Six reading groups shadowed the Man Booker Prize this year. Each group read and reviewed one of the shortlisted titles. Here, we focus on History of Wolves by Emily Fridlund.
History of Wolves
Linda, age 14, lives on a dying commune on the edge of a lake in the Midwest of America. She and her parents are the last remaining inhabitants, the others having long since left amid bitter acrimony. She has grown up isolated both by geography and her understanding of the world, and is an outsider at school, regarded as a freak.
One day she notices the arrival of a young family in a cabin on the opposite side of the lake. She starts to befriend them, first their four-year-old son Paul, and then his young mother Patra, who is also lonely and isolated. For the first time she feels a sense of belonging that has been missing from her life.
Leo, the father, is a university professor and an enigmatic figure, perpetually absent. When he returns home, Linda is shunned by the family unit. Desperate to be accepted again, she struggles to resume her place in their home and fails to see the terrible warning signals, which have such devastating consequences.
Emily Fridlund was born in 1979 and grew up in Minnesota. She holds an MFA from Washington University in St. Louis and a PhD in Literature and Creative Writing from the University of Southern California. Her collection of stories, Catapult, was chosen by Ben Marcus for the Mary McCarthy Prize and will be published by Sarabande Books. She lives in the Finger Lakes region of New York. History of Wolves is her first novel.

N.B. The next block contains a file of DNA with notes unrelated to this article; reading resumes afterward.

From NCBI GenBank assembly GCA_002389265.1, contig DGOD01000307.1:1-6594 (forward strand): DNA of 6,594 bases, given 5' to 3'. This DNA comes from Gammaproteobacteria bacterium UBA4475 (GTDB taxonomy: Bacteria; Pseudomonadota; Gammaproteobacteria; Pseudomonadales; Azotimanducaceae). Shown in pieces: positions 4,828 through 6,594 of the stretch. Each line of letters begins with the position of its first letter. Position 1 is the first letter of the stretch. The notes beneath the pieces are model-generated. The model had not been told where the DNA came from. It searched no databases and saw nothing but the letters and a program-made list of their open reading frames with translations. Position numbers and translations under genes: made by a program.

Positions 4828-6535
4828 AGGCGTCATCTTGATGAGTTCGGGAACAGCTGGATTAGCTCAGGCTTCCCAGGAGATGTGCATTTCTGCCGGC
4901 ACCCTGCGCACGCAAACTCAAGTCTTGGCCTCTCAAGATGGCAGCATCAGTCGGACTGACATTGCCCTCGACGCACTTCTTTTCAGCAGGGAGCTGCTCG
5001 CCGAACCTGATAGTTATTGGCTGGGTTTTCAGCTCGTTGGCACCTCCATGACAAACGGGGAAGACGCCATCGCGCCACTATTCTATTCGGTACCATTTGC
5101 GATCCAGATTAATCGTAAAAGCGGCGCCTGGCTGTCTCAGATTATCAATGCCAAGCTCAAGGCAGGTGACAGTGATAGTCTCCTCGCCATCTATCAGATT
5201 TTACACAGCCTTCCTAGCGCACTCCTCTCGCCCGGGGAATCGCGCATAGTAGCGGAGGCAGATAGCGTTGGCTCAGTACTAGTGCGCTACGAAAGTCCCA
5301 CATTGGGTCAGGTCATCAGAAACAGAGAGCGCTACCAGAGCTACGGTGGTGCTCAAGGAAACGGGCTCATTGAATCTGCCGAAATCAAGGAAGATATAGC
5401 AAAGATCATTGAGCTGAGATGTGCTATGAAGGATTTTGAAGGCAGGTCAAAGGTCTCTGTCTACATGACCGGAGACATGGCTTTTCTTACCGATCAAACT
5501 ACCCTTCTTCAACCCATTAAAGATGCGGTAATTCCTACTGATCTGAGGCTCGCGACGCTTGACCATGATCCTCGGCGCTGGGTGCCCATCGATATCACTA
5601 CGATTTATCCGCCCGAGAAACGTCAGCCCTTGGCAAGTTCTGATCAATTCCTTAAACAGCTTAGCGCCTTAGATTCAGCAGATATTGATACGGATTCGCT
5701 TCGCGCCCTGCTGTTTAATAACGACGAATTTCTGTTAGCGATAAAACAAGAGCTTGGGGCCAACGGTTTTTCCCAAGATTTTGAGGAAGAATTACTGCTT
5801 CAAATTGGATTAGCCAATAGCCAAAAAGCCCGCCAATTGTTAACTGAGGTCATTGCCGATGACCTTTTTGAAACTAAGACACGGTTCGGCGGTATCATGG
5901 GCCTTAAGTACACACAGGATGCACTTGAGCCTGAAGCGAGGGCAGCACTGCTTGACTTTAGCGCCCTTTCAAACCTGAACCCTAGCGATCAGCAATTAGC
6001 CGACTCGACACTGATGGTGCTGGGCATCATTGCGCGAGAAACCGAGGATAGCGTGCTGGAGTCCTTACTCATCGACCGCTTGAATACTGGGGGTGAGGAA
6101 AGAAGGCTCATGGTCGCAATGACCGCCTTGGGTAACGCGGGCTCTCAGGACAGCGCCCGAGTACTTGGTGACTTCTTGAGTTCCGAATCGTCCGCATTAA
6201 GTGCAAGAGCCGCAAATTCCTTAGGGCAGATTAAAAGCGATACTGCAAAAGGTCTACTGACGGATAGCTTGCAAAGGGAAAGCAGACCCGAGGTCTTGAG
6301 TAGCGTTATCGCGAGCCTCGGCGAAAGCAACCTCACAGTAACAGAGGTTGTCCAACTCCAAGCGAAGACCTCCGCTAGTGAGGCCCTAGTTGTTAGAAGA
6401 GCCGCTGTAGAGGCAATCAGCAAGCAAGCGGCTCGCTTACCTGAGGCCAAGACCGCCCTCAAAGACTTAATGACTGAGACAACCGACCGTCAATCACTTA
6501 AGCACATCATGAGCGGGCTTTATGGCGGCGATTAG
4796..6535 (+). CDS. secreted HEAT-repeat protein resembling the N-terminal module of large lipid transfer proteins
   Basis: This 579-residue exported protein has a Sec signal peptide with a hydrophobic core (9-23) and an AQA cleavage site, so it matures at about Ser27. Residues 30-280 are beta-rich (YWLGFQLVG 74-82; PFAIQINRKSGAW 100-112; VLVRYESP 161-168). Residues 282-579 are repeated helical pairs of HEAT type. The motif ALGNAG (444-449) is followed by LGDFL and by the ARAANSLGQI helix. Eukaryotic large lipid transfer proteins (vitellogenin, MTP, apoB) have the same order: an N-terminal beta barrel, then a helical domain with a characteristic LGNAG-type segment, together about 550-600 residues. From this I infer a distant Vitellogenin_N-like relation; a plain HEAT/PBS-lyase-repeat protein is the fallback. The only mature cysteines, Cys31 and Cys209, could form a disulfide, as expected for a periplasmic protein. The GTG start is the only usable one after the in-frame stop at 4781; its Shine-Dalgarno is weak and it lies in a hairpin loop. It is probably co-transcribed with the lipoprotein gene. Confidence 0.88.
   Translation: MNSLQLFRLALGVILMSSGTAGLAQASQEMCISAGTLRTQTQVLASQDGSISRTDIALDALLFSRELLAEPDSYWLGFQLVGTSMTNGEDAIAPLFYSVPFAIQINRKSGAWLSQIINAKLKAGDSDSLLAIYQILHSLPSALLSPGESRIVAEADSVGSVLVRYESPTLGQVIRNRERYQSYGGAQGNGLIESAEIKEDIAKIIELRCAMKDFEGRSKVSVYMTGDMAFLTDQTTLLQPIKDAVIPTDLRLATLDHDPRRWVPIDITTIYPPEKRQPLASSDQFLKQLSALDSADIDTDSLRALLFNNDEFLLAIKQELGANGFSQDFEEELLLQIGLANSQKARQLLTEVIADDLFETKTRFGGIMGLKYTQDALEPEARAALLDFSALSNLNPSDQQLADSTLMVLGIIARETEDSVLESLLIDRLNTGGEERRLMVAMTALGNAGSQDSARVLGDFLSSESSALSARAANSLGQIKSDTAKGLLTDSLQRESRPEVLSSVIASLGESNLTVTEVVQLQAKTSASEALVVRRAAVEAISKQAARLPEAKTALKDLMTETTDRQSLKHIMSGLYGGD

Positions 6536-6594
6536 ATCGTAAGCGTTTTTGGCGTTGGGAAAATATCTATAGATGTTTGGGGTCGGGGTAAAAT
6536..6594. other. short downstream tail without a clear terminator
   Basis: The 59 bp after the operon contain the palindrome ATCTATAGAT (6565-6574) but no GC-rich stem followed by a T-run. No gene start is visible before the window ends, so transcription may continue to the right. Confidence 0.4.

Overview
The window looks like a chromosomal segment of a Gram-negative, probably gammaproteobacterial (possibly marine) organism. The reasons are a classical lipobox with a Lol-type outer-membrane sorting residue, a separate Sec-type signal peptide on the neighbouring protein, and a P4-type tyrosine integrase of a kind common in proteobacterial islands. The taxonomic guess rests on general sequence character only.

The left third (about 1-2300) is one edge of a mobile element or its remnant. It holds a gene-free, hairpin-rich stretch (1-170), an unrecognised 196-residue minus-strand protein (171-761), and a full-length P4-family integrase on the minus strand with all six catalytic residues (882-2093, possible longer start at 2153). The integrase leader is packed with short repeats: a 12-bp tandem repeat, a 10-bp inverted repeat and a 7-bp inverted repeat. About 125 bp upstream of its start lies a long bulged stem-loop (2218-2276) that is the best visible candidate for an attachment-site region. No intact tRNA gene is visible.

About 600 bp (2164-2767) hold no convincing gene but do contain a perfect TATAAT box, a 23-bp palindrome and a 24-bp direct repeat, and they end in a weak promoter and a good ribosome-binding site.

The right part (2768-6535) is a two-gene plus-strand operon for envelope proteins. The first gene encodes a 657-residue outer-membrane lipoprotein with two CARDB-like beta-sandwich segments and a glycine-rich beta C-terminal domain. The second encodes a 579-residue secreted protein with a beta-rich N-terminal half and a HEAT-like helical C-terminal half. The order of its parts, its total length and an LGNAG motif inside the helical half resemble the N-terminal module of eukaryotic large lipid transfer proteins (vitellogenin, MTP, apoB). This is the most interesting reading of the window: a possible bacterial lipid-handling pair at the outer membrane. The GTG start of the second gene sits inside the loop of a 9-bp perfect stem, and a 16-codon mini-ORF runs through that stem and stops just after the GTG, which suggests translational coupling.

Reading Group review
“We all agreed that this is a beautifully crafted novel. They say ‘you can’t judge a book by its cover’ but in this case the illustrator has captured the feeling of the book perfectly. The word most often used was ‘bleak’. The landscape is as bleak as the lives of the people in the beginning. None of us want to live in Minnesota (at least not by that lake anyway).
We are products of our childhood experiences and at the same time we construct our own meanings and even realities. Madeline, Mattie, Linda, the CEO, the Professor has many identities and a narrow set of relationships within a group of quite ‘odd’ characters. We don’t know much about her parents and what we want to know, she doesn’t ask.
There was not much that was endearing about any of the characters. Even Paul was a bit off putting despite being only four years old. We wanted to love him but then heard him say things which shouldn’t have come out of a four year old. We were uneasy about his family long before the critical event of the book.
In the end we concluded that this was almost a nature story with the characters acting according to a kind of ‘survival of the fittest’ model. Sometimes being the fittest means you have to be quite mean."
Meet all of the shadow reading groups for this year.
If your reading group would like to apply for similar opportunities in the future, please visit our Noticeboard.
You can listen to the brilliant Man Booker Prize podcast audio series on Soundcloud with Joe Haddow from Radio 2.
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For more information, visit the Man Booker Prize website.